Sci. Form Vol. 3 (No. 1), p. 65, 1988

Red Blood Cell Pattern Formation

Youichi Kobuchi

Department of Biophysics, Faculty of Science, Kyoto University, Kyoto 606, Japan

Keywords: Red Blood Cell, Rouleaux Formation

Abstract. Shapes of cells are so diverse that it is often difficult to describe them in a simple and unified fashion. When we consider a pattern formation process or cell sorting of many cells, however, the usual refuge is to treat the cells as having regular shapes such as squares or regular hexagons. The cell sorting model of GOEL et al. (J. theor. Biol., 28. 423. 1970) is a typical example of such treatment. They assumed that square cells were placed in a two-dimensional lattice space and adopted an adhesion energy formulation to define the dynamics of cell pattern change. A similar formalism was used in various cell-sorting models with square or hexagonal cells.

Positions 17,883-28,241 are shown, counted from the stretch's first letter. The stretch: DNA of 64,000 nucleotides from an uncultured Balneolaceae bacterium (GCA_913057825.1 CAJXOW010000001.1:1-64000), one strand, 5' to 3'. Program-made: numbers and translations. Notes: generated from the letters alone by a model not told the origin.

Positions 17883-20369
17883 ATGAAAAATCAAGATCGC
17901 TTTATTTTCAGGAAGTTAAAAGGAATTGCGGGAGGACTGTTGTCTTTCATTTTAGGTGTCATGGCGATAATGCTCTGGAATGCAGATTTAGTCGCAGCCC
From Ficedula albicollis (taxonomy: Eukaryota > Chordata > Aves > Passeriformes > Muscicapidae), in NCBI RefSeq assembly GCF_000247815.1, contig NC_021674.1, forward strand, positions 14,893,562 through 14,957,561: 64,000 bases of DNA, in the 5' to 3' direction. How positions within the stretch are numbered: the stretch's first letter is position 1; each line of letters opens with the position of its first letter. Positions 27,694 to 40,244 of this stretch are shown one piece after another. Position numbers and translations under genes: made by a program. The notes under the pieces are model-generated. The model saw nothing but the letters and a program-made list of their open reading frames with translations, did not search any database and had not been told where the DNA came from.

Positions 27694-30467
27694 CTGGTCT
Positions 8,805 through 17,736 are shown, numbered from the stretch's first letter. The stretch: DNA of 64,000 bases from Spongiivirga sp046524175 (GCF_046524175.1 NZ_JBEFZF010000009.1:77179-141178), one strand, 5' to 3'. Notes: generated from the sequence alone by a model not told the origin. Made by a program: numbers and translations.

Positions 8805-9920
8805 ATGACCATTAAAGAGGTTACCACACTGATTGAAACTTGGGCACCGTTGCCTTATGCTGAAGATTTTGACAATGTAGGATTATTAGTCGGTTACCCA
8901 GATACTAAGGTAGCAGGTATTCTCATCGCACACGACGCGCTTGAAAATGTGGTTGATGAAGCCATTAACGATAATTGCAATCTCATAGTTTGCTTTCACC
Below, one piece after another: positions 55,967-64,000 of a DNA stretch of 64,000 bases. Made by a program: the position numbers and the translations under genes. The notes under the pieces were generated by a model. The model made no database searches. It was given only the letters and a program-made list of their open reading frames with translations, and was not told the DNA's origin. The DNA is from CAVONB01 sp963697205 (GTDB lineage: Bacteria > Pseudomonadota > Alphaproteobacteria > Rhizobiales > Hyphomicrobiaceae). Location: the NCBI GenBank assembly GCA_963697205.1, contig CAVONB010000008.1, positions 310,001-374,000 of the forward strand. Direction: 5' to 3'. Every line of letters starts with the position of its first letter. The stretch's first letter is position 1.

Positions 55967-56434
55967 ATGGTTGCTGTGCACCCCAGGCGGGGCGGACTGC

We have proposed a red blood cell pattern formation model in which each cell is represented by a rectangle. The shape of the model cell and its anisotropic cell adhesion characteristics make it possible to capture rather complicated cell aggregation and reaggregation processes. We compare the set of absolutely stable patterns and cell aggregate patterns for both actual and computer-simulated cases to obtain the basic validity of the framework. For the details, refer to KOBUCHI, ITO, and OGIWARA (J. theor. Biol., 130, 129. 1988).
We believe that general analyses of such oblong cell aggregation patterns through differential cell adhesion are warranted since actual cells usually do not have a regular shape.